Recently I ran into a volunteer for UNICEF who was gathering donations for helping malnourished children. He gave me some explanation on why child wasting is a serious problem and how there are cheap ways to help children who are suffering from it (the UNICEF website has some information on child wasting and specifically on the treatment of wasting using simplified approaches, in case you are interested).
Since I happen to have taken the Giving What We Can pledge and have read quite a bit on comparing charities, I asked what evidence there is that compares this action to - say - protecting people from malaria with bednets or directly giving cash to very poor people. The response I got was quite specific: the volunteer claimed that UNICEF can save a life with just 1€ a day for an average period of 7 months. If these claims are true then that means they can save a life for 210€, a lot less than the >3000$ that Givewell estimates is needed for AMF to save one life. Probably these numbers should not be compared directly, but I am still curious to know why there can be over an order of magnitude difference between the two. So to practice my critical thinking on these kinds of questions, I made a list of possible explanations for the difference:
- The UNICEF campaign has little room for additional funding.
- The program would be funded anyway from other sources (e.g. governments).
- The 1€/day figure might not include all the costs.
- Some of the children who receive the food supplements might die of malnutrition anyway.
- Only some of the children who receive the food supplements would have died without them.
- Children who are saved from malnutrition could still die of other causes.
Obviously I do not have the time nor resources of GiveWell so it is hard to determine how much all of these explanations count in the overall picture, or if there are others that I missed. Unfortunately, there does not seem to be much information on this question from GiveWell (or other EA organizations) either. Looking on the GiveWell website, the most I could find is this blog post on mega-charities from 2011, which makes the argument that mega-charities like UNICEF have too many different campaigns running simultaneously, and that they do not have the required transparency for a proper evaluation. The first argument sounds fake to me: if there are different campaigns, then can you not just evaluate these individual campaigns, or at least the most promising ones? The second point about transparency is a real problem, but there is also the risk of measurability bias if we never even consider less transparent charities.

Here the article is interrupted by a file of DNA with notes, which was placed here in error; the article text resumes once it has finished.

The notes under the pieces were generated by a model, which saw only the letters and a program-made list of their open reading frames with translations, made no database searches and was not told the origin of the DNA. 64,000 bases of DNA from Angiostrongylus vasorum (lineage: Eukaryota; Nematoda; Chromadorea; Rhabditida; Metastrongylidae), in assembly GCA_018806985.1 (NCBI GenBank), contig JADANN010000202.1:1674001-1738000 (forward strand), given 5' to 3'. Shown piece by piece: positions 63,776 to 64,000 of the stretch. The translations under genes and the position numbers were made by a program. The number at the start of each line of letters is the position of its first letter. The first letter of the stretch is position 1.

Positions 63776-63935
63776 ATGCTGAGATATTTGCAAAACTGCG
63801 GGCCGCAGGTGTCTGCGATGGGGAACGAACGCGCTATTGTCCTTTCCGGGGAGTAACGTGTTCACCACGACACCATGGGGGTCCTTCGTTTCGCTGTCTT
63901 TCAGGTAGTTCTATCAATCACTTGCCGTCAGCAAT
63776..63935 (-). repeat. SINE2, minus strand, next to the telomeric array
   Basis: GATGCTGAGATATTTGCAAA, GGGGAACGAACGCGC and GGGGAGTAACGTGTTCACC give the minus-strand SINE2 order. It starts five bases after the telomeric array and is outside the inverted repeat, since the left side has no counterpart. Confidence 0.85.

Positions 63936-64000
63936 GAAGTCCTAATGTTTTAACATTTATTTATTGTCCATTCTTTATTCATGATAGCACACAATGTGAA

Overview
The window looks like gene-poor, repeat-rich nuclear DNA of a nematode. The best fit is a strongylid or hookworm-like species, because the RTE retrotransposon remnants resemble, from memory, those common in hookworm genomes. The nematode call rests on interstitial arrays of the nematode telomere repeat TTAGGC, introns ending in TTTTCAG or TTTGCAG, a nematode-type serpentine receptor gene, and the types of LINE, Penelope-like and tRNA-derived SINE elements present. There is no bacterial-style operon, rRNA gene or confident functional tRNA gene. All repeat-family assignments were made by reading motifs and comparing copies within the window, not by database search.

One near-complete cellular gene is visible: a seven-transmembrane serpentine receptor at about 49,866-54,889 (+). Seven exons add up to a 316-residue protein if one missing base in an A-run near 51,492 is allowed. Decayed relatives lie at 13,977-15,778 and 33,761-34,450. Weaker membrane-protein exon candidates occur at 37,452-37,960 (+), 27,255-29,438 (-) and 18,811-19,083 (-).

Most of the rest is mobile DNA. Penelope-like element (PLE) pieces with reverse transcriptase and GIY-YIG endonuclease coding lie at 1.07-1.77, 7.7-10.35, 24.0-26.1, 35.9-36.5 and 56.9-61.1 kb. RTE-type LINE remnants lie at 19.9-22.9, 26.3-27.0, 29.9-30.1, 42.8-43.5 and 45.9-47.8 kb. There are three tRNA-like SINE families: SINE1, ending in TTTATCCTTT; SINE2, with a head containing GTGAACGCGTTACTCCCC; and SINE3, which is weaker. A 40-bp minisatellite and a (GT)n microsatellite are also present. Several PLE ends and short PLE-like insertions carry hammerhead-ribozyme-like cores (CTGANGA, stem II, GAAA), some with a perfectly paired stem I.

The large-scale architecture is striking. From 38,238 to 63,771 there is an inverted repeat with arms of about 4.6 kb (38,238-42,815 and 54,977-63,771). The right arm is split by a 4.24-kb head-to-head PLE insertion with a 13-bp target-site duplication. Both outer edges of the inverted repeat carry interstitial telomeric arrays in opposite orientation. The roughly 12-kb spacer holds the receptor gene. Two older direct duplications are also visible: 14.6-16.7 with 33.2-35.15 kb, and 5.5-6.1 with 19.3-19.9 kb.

I would very much like to have a more convincing argument for why these kind of charities are not rated. If for nothing else then at least it would be useful for discussing with people who currently donate to them, or who try to convince me to donate to them. Perhaps the reason is just a lack of resources at GiveWell, or perhaps there is research on this but I just couldn't find it. But either way I believe the current state of affairs does not provide a convincing case of why the biggest EA evaluator barely even mentions one of the largest and most respected charity organizations.
[Comment: I'm not new here but I'm mostly a lurker on this forum. I'm open to criticism on my writing style and epistemics as long as you're kind!]